Do You Know the Caribbean-American Officials Working in the White House?

Sheri-kae McLeod, CNW Reporter

In proclaiming June as National Caribbean-American Heritage Month this year, U.S. President Joe Biden stated that, “Caribbean Americans have made our country more innovative and more prosperous; they have enriched our nation’s arts and culture, our public institutions, and our economy”.

President Biden also noted that the celebration is even more special with a slew of Caribbean-American officials in his administration. For this month’s Caribbean-American Heritage Month feature, we highlight the White House officials who are of Caribbean heritage. 

 

Vice President, Kamala Harris

(AP Photo/Carolyn Kaster)

On January 20, 2021, Jamaican-American Vice President Kamala Harris broke centuries-old American tradition when she took the oath to hold the nation’s second-highest office. Harris was sworn in as the nation’s first female vice president — and the first Black woman and person of South Asian descent to hold the role. Harris, a former Senator, was born in Oakland, California, on October 20, 1964. Her mother, Shyamala Gopalan, was an Indian-born biologist whose work on the progesterone receptor gene stimulated advances in breast cancer research. Harris’s father, Donald J. Harris, was a Jamaican-born Stanford University professor emeritus of economics. 

 

Secretary of Homeland Security, Alejandro Mayorkas

(AP Photo/Patrick Semansky)

Alejandro Nicholas Mayorkas was born in Havana, Cuba, on November 24, 1959.  His parents arrived with him and his sister to the United States in 1960 as refugees, following the Cuban Revolution. He lived in Miami, Florida, before his family moved to Los Angeles, California, where he was raised for the remainder of his youth. Mayorkas, who is also a lawyer, has been serving as the seventh United States Secretary of Homeland Security since February 2, 2021. He is the first immigrant and first Latino to lead the department. During the Obama administration, Mayorkas also served in the Department of Homeland Security. 

 

Secretary of Education, Miguel Cardona

(AP Photo/Andrew Harnik)

Miguel Cardona was born on July 11, 1975, in Meriden, Connecticut, to Puerto Rican parents. An educator by profession, he has been serving as the 12th United States Secretary of Education under President Joe Biden since March 2021. Prior to this, Cardona served as Connecticut Commissioner of Education from 2019 to 2021.

 

Domestic Policy Advisor, Susan Rice

(AP Photo/Mark Humphrey)

Caribbean-American Susan Rice is an American diplomat, policy advisor, and public official serving as Director of the United States Domestic Policy Council since 2021. Rice was born in Washington D.C., on November 17, 1964. Her maternal grandparents were Jamaican immigrants to Portland, Maine. She served as United States ambassador to the United Nations, during President Barack Obama’s first term and later as National Security Advisor.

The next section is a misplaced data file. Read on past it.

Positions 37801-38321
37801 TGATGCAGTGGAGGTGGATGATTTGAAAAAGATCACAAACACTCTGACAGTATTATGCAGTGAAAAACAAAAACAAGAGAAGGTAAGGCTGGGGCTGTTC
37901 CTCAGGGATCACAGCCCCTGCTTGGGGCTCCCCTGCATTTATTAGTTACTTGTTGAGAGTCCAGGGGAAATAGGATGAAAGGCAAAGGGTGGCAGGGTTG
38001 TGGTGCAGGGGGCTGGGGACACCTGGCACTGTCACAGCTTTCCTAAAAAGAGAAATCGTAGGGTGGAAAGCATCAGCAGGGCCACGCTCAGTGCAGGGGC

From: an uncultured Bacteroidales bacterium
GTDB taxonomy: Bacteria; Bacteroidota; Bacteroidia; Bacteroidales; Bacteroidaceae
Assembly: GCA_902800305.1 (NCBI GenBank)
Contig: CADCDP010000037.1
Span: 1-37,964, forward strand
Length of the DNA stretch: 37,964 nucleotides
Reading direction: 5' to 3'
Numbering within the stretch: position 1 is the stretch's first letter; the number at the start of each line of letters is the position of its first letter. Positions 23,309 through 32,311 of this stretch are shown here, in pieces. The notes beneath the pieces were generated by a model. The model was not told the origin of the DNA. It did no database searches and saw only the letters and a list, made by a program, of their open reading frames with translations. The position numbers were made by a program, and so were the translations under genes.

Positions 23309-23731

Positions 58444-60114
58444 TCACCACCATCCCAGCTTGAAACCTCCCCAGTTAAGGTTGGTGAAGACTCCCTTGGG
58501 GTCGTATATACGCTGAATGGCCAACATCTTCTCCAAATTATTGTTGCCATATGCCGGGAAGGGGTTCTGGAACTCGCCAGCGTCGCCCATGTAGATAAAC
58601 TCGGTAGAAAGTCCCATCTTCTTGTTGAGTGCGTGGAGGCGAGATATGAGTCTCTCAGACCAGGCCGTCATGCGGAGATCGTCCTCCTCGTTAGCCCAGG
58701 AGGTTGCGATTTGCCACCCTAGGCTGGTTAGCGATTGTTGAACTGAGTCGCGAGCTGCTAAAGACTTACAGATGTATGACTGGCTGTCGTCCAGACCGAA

Assistant Attorney General for the Civil Rights Division/DOJ, Kristen Clarke

kristen-clarke
Susan Walsh / AP file

On May 25, the U.S Senate confirmed the appointment of Jamaican-America Kristen Clarke to the justice department, making her the first Black woman to lead the U.S. Department of Justice’s Civil Rights division. Kristen Clarke was born in Brooklyn, New York. Her parents migrated from Jamaica to the United States just a few years before she was born in 1975. A lawyer by profession, Clarke previously worked in the United States Department of Justice Civil. She is currently the president and executive director of the Lawyers’ Committee for Civil Rights Under Law.

 

Principal Deputy Press Secretary, Karine Jean-Pierre

Since January 2021, Karine Jean-Pierre has been White House Principal Deputy Press Secretary in the Biden Administration. She was born on August 13, 1977, in Fort-de-France, Martinique to Haitian parents and was raised in Queens Village, Queens from age 5. During the presidential campaign, Jean-Pierre was a senior adviser and then chief of staff to Kamala Harris, making her the first Black person to hold that position for a vice-presidential nominee. She had previously been a staffer in President Barack Obama’s administration and in his reelection campaign.

 

Special Assistant to President Joe Biden, Karen Andre

karen andre
Photo: Karen Andre/Twitter

Haitian-American attorney and political advisor Karen Andre was, in January 2021, appointed as special assistant for presidential personnel in the Joe Biden/Kamala Harris administration. The Haitian American was born in New York to Haitian immigrant parents but was raised—and attended school and college—in Florida. From 2014 to 2017, Andre served as a presidential appointee in the Obama-Biden administration as the White House Liaison to the U.S. Department of Housing and Urban Development. She also served as a senior advisor to Andrew Gillum in his 2018 primary campaign.

 

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